Reddit’s IAMA Sub-Reddit
One of the greatest things about Reddit is the IAMA sub-reddit. The idea is that people post things like:
I Am A (Cardiologist|Photographer|Fisherman) Ask Me Anything!
And people pose questions to them. It’s usually anonymous (except when the point is that they’re famous) so you tend to get an amazingly unvarnished look through their eyes.
For example, maybe someone works at a Chili’s or an Outback Steakhouse as a server, you can ask them whether the burgers are fresh or frozen, the best dishes, how things are made, and even what to avoid. These are the kinds of questions you could ask in the restaurant and the positive things they might even tell you (Our burgers are fresh!) but the atmosphere is very different.
For one thing it’s less likely that they’ll lie in a public forum and even less likely that someone won’t point it out if they do. You’ll often see two or more current/former employees comparing notes. The biggest advantage is that there’s no manager watching over them, no chance they’ll get caught for telling a customer the truth instead of the marketing spiel.
You’re getting the kind of behind-the-scenes look at a business that is usually reserved only for friends.
Tonight I saw on Twitter that @pud (Philip Kaplan) asked whether he should eat at Outback Steakhouse or Chili’s and I semi-jokingly suggested he read the relevant Reddit IAMA threads to make his decision.
The truth is that it’s not a very practical use-case. He’s probably driving around with his wife trying to make a decision. He can’t spend 20 minutes poring over Reddit comments. Those are not the best threads either, just the two I could find quickly.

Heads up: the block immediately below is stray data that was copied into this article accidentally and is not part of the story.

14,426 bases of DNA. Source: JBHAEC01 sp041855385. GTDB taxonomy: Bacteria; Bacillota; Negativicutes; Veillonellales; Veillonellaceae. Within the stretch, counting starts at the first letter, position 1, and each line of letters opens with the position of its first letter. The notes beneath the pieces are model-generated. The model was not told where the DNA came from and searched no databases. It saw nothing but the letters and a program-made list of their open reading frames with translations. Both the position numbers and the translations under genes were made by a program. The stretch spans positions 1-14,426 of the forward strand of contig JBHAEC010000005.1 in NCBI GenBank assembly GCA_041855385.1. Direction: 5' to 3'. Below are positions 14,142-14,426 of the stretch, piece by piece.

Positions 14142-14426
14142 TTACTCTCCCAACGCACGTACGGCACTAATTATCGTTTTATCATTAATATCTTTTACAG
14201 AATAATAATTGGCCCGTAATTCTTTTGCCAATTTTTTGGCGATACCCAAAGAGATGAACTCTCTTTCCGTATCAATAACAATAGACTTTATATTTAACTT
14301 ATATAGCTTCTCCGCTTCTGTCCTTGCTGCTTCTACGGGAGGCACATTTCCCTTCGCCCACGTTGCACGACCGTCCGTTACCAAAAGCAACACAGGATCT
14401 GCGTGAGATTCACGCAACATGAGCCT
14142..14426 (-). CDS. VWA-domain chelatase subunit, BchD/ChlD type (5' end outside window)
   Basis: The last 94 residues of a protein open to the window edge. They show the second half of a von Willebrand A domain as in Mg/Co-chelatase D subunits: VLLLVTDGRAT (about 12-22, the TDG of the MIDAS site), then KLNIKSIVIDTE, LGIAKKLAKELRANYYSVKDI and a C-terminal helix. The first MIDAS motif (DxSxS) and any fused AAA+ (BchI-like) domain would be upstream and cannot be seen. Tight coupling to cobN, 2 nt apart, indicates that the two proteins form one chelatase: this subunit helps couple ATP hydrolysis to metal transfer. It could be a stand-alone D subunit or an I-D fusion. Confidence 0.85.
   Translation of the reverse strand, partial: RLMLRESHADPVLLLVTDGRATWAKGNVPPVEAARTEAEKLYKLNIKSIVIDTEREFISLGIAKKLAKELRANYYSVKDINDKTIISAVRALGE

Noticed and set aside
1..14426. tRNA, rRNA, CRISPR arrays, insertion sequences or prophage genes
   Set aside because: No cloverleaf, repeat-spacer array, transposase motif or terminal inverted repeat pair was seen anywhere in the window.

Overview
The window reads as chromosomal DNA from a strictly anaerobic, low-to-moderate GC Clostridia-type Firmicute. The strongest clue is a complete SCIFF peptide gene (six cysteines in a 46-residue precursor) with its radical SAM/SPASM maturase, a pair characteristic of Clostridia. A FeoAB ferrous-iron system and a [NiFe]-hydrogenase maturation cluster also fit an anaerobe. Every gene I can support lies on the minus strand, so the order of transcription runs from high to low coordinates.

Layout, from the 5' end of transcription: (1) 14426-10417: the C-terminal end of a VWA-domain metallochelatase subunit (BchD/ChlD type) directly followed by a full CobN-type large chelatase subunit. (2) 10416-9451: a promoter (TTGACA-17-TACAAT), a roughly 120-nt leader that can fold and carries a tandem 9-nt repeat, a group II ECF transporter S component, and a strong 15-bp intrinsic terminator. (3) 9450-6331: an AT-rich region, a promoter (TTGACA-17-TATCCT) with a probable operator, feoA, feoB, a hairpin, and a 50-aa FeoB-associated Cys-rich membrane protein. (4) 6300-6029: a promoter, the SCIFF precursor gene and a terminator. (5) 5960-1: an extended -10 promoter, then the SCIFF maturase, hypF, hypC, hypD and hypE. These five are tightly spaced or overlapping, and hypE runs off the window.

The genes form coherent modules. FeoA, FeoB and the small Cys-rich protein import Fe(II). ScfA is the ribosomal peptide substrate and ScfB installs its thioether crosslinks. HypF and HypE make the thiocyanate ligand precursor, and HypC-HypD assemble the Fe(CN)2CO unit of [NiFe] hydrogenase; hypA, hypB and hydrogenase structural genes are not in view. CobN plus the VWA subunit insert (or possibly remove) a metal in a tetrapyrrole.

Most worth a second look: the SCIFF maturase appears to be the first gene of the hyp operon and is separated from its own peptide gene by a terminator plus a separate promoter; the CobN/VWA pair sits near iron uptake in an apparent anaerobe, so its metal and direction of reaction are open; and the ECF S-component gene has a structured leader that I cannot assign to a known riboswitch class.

Other times Reddit is more than good enough as-is. For example medical patients will often post talking about their illnesses. Doctors post as well. If you have the time go digging there’s a wealth of knowledge available.
Someone I know was recently interested in the idea of becoming a pharmacy technician. My first thought? Check Reddit. The results?
After reading those you’ll feel like you know what the job is really like. Compare that to Googling and reading a bunch of SEO’d pages.
The Startup Idea
Imagine a site that collected/organized/filtered/structured/verified/summarized and did all the other muck-work necessary to make this kind of data instantly searchable and quickly readable to anyone who wanted it?
The the next time you needed a locksmith you could search under “locksmith” to find all the do’s-and-dont’s when dealing with them. Or moving companies, doctors, restaurants, dentists, clothing shops, electronics shops, etc, etc.
It would be like having “a friend that works” there for every business that you ever deal with. If the service became large enough it would become immensely powerful. Companies would have to get better because they wouldn’t be able to get away with doing anything bad that employees knew about.
Name/branding ideas I like are based around getting “the inside scoop” or having “a friend that works there.”
Scoop.com — Your friend on the inside.
That kind of thing. I haven’t given it a ton of thought, but that’s the general idea. It could also be a single vertical. Maybe just restaurants or professional services. It could also be completely open-ended. Probably would be wise to start with The Bowling Pin Strategy regardless of your eventual ambitions.
Now. It’s got problems. How do you collect all that data? Do you pay people for it? Do you make it an altruistic thing? Do you verify the data? How do you handle disputes? And more…
There are a lot of challenges to overcome. I think Reddit IAMA proves that it’s possible to create an amazingly valuable resource, that people are willing to contribute this kind of information, and that people are hungry for it. It shows “proxy for demand”.
The only hard part is in the execution. Heh.